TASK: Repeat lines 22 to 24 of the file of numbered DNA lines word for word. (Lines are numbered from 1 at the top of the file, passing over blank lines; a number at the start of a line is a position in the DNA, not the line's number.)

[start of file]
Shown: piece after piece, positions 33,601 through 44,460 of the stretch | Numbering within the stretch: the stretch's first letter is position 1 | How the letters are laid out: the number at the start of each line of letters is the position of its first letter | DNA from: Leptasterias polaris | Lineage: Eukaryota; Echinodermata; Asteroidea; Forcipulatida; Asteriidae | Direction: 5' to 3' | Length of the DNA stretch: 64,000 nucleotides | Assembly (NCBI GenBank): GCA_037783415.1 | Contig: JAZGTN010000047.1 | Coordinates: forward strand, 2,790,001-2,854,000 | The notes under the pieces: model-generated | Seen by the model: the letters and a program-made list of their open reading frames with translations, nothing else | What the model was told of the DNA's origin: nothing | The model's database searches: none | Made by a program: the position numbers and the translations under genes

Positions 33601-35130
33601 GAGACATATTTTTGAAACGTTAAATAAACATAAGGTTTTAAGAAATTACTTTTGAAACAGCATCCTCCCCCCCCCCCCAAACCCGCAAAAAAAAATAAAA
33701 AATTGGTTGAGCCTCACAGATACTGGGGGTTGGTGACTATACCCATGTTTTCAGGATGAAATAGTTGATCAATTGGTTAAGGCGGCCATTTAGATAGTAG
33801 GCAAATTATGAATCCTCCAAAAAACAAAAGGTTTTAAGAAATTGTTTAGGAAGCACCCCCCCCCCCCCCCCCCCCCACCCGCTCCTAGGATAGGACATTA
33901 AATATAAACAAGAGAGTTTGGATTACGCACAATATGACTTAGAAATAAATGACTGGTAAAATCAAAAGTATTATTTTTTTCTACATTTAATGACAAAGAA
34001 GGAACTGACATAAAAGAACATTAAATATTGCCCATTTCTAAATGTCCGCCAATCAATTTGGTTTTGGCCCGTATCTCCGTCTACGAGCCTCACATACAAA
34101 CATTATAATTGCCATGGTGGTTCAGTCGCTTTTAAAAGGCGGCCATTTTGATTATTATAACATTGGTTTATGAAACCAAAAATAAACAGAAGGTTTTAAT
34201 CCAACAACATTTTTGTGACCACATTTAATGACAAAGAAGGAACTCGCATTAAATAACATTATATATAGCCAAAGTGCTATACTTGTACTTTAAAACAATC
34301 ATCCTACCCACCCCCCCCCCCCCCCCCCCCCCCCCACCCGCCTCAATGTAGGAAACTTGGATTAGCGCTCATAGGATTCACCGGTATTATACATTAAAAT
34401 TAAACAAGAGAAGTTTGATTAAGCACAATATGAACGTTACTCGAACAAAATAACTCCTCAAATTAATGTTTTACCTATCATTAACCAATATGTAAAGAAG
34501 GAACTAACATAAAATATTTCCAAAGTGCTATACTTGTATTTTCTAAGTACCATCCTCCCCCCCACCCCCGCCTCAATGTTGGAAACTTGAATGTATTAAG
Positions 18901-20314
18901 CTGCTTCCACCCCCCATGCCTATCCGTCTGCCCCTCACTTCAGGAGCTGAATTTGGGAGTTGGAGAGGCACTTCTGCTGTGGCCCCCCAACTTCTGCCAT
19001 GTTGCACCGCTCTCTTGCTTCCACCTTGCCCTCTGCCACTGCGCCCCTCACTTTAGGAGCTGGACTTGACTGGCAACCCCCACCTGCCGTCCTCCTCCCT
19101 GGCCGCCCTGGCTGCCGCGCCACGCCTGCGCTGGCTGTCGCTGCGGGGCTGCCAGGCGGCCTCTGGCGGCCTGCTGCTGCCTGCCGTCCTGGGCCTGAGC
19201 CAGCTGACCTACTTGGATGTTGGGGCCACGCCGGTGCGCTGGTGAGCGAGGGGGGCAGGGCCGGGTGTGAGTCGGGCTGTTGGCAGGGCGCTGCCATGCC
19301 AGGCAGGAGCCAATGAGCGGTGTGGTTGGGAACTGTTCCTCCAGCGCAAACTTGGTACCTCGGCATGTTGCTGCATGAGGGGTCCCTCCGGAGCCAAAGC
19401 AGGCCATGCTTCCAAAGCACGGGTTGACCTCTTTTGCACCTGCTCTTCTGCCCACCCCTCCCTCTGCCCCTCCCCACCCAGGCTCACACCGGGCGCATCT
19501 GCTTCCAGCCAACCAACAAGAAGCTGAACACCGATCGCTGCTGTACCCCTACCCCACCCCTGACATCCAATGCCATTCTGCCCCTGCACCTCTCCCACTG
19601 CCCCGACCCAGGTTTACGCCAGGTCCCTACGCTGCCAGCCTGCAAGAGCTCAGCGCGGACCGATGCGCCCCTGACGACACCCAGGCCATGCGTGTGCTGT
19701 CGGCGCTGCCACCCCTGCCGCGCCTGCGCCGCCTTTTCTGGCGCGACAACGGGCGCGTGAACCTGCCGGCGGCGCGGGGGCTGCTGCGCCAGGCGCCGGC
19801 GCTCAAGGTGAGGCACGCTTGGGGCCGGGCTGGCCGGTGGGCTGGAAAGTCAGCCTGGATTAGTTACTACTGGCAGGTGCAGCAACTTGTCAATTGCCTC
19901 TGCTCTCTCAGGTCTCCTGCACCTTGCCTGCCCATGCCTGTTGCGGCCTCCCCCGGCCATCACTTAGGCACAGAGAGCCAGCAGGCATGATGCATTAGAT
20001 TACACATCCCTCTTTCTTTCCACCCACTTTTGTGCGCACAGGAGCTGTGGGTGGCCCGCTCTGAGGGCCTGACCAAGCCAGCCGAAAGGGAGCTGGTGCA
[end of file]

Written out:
19701 CGGCGCTGCCACCCCTGCCGCGCCTGCGCCGCCTTTTCTGGCGCGACAACGGGCGCGTGAACCTGCCGGCGGCGCGGGGGCTGCTGCGCCAGGCGCCGGC
19801 GCTCAAGGTGAGGCACGCTTGGGGCCGGGCTGGCCGGTGGGCTGGAAAGTCAGCCTGGATTAGTTACTACTGGCAGGTGCAGCAACTTGTCAATTGCCTC
19901 TGCTCTCTCAGGTCTCCTGCACCTTGCCTGCCCATGCCTGTTGCGGCCTCCCCCGGCCATCACTTAGGCACAGAGAGCCAGCAGGCATGATGCATTAGAT